It appears that the trial court attempted to use the distribution of proceeds from the sale of the personal residence to offset the disparity created in the division of property upon the retention by defendant of his retirement account at his place of employment. Our calculations, however, indicate that after the sale of the house and distribution of the proceeds of the sale, the division of the assets results in approximately a one-third/two-thirds split for plaintiff and defendant, respectively. This is the result of the fact that the retirement *753 account value has vested in defendant but is not payable until his retirement. Based upon our review of the factors involved, we must conclude that the trial court abused its discretion in the division of property. We remand the property division to the trial court for a determination of the present value of the right to receive the retirement account upon retirement. The present value should be included in the property valuation and, if necessary, an equitable division may include a cash settlement payable in installments with interest.

Our review of the alimony award is based upon the underlying fact that the trial court has discretion in determining the amount and the length of payments. SDCL 25-4-41. The factors the trial court must utilize in the exercise of its discretion are similar to those used in determining the division of property and further include the parties' standard of living and their respective financial conditions after the property division. Guindon v. Guindon, supra.

The trial court awarded alimony to the plaintiff in the amount of $190 per month which is an inadequate provision for the support and maintenance of plaintiff and not in full accordance with the guidelines set forth in our Guindon opinion. Plaintiff is entitled to an amount which will enable her to maintain a reasonable standard of living. This depends, of course, on the standard to which she is accustomed and on the earning capacities of the parties. She was accustomed to a family income of roughly $25,000 and a three-bedroom home worth approximately $60,000. The trial court award of $190 per month coupled with her meager store clerk wages amounts to $470 per month which falls far below the amount necessary to maintain a reasonable standard of living. Therefore, the trial court abused its discretion in its award of alimony and an increased amount is warranted. This is especially true in light of the fact that the parties were 48 years old and had been married for 28 years at the time of trial. Also, defendant has a substantially greater earning capacity than plaintiff. Accordingly, we revise the amount of alimony awarded to plaintiff to $400 per month and the judgment of the trial court shall be modified to reflect such revision. SDCL 25-4-46.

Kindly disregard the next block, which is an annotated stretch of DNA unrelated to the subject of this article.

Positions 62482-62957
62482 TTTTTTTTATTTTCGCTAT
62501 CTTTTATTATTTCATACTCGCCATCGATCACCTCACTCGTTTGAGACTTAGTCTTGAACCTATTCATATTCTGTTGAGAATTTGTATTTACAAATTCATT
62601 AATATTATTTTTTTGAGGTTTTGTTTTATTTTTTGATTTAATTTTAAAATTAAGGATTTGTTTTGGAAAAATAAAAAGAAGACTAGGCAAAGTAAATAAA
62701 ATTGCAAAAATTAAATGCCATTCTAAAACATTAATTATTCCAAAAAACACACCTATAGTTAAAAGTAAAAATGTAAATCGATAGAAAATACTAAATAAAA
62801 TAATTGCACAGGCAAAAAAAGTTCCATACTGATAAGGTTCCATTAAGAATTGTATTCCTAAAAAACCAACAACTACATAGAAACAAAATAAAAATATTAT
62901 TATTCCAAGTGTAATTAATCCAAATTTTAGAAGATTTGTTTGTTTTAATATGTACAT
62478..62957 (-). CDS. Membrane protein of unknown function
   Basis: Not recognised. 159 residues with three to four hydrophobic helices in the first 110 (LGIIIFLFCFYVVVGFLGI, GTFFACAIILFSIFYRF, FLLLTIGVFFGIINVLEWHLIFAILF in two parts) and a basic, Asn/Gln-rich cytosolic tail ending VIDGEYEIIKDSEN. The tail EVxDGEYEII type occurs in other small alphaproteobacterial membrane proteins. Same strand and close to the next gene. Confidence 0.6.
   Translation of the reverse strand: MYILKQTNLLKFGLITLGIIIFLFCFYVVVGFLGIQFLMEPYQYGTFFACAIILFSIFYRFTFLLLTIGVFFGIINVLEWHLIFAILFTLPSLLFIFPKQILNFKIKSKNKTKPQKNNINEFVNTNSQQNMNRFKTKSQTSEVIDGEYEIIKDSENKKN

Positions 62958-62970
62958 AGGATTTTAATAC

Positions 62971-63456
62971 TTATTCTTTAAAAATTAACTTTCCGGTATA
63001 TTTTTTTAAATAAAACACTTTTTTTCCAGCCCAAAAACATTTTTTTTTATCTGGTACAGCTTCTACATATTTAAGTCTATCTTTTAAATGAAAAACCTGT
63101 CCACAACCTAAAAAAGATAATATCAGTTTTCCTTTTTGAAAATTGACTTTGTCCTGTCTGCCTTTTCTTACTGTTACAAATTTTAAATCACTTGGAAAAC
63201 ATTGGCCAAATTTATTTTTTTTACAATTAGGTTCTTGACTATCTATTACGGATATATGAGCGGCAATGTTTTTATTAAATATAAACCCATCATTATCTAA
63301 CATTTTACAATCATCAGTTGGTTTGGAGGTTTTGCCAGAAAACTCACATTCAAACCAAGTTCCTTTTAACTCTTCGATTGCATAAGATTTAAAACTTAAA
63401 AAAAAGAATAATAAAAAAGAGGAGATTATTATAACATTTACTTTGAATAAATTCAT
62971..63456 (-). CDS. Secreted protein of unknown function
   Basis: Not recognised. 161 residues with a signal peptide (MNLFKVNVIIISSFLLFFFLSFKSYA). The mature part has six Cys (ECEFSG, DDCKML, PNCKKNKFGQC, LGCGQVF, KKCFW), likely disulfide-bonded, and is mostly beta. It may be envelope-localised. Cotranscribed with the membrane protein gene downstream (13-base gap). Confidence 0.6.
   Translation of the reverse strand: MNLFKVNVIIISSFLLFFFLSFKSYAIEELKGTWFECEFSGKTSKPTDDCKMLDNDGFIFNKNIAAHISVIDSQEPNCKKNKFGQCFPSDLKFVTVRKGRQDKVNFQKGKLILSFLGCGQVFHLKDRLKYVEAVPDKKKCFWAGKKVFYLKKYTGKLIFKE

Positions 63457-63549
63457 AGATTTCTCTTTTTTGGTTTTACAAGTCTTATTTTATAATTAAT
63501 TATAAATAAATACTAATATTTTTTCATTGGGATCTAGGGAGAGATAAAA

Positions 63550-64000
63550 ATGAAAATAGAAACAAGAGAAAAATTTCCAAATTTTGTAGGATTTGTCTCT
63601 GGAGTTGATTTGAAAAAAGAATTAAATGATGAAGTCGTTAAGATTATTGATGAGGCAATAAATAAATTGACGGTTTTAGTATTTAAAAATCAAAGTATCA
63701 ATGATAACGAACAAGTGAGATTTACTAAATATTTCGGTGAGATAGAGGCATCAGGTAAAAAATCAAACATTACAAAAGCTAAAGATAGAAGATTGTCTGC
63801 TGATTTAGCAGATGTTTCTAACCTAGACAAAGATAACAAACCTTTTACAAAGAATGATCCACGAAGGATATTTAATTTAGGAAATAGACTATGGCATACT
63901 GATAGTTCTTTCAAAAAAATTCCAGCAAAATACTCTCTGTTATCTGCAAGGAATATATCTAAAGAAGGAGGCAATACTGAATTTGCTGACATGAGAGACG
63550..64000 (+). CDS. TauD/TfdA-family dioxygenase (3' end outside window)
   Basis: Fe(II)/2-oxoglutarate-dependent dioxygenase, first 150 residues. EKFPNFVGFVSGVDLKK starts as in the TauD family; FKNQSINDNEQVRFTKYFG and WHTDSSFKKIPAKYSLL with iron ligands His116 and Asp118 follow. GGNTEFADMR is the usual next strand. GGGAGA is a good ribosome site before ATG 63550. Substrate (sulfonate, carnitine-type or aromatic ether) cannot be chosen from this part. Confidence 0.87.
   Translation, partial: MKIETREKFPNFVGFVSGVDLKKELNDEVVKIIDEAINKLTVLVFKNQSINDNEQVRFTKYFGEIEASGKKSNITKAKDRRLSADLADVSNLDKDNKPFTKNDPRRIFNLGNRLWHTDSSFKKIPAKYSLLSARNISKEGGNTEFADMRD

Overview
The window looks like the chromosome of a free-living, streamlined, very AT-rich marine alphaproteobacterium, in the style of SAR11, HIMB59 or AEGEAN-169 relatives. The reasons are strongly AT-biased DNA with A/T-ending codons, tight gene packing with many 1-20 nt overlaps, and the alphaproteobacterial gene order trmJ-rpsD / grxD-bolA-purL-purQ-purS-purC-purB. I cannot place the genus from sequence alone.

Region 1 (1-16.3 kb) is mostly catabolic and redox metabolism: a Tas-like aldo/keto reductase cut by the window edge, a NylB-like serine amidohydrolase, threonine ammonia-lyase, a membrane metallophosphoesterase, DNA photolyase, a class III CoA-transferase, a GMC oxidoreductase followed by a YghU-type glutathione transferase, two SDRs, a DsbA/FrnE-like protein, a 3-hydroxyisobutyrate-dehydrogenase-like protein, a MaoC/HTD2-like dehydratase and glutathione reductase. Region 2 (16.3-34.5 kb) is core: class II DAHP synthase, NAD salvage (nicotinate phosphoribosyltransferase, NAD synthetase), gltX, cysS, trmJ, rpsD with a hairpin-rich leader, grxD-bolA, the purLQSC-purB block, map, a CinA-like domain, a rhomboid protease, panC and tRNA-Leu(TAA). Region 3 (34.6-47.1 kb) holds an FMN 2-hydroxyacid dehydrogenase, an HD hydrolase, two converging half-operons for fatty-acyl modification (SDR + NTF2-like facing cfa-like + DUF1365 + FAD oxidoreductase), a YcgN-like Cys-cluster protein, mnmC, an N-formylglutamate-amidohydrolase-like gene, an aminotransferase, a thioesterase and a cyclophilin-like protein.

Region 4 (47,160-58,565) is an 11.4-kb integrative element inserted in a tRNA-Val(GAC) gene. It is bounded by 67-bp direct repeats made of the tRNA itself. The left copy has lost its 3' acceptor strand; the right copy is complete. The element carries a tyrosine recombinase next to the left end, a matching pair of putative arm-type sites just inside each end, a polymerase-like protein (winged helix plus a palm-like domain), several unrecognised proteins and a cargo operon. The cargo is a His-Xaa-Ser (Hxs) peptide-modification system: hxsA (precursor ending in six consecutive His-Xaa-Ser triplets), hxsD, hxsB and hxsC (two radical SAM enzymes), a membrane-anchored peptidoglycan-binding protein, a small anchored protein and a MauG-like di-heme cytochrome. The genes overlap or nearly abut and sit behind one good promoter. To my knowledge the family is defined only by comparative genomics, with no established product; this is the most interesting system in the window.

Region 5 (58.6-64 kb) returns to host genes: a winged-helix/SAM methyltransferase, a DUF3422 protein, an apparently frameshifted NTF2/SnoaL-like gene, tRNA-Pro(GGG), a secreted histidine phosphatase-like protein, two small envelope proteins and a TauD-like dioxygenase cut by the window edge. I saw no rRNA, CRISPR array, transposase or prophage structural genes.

Regarding plaintiff's further contention that the award of attorney fees and costs to plaintiff was inequitable and insufficient, we fully recognize that such an award rests in the sound discretion of the trial court. SDCL 15-17-7; Rock v. Rock, 1975, S.D., 236 N.W.2d 191; Pochop v. Pochop, 1975, S.D., 233 N.W.2d 806; Kressly v. Kressly, 1958, 77 S.D. 143, 87 N.W.2d 601; Baron v. Baron, 1947, 71 S.D. 641, 28 N.W.2d 836. We have no reason to conclude that the trial court has abused its discretion in regard to the award of attorney fees of $500.[6]

That portion of the judgment of the trial court regarding the division of property is reversed and remanded to the trial court for further valuation and an equitable division in conformity with this opinion. The portion of the judgment of the trial court regarding alimony is affirmed as modified and the portion of the judgment regarding attorney fees is affirmed.


[1] These cases predate the enactment of Chapter 165, Session Laws of 1976, now SDCL 25-4-45.1, which restricts the consideration of fault as a factor in the division of property.

[2] Our basis is the trial court's comparison of annual incomes for three calendar years as follows:

     1974       $ 3,894       $ 21,000
     1975       4,070         18,950
     1976       4,620         21,758

[3] Specifically, the trial court listed the assets and liabilities of the parties as follows:

  Personal residence                     $ 59,000
  Oldsmobile                                3,250
  Ford pickup                               1,800
  1975 Kawasaki 900 cycle                   2,030
  Household goods                           4,300
  Cash value of life insurance                997
  Balance of proceeds from sale of
    boat, motor and trailer                   760
  J. C. Penney stock (28 shares)            1,400
  Mobile home                               3,600
  Joint checking account                       49
  J. C. Penney Company Retirement
      Stock fully vested                   21,435
      Cash fully vested                    17,397
                       Total            $ 166,018
  Northwestern National Bank             $ 10,650
  Brookings Savings & Loan Association     29,530
  Taxes (1975-76)                           1,800
  General obligations                       1,000
                         Total           $ 42,980
                     Net Estate          $ 73,038

[4] The trial court added the sterling silver and coins upon division of the assets but excluded same from the net value computations. See note 3, supra. The face value of the life insurance was excluded from the division of assets. The trial court ordered defendant to keep the policy on his life naming plaintiff as the primary beneficiary in effect in a declining face amount over a period of sixteen years.

[5] See note 3, supra.

[6] The record indicates that plaintiff's counsel responded to the trial court's inquiry as to the estimated amount of attorney fees by stating "at least $750". Counsel further indicated that defendant paid some $230 at the outset of the proceedings for attorney fees and costs.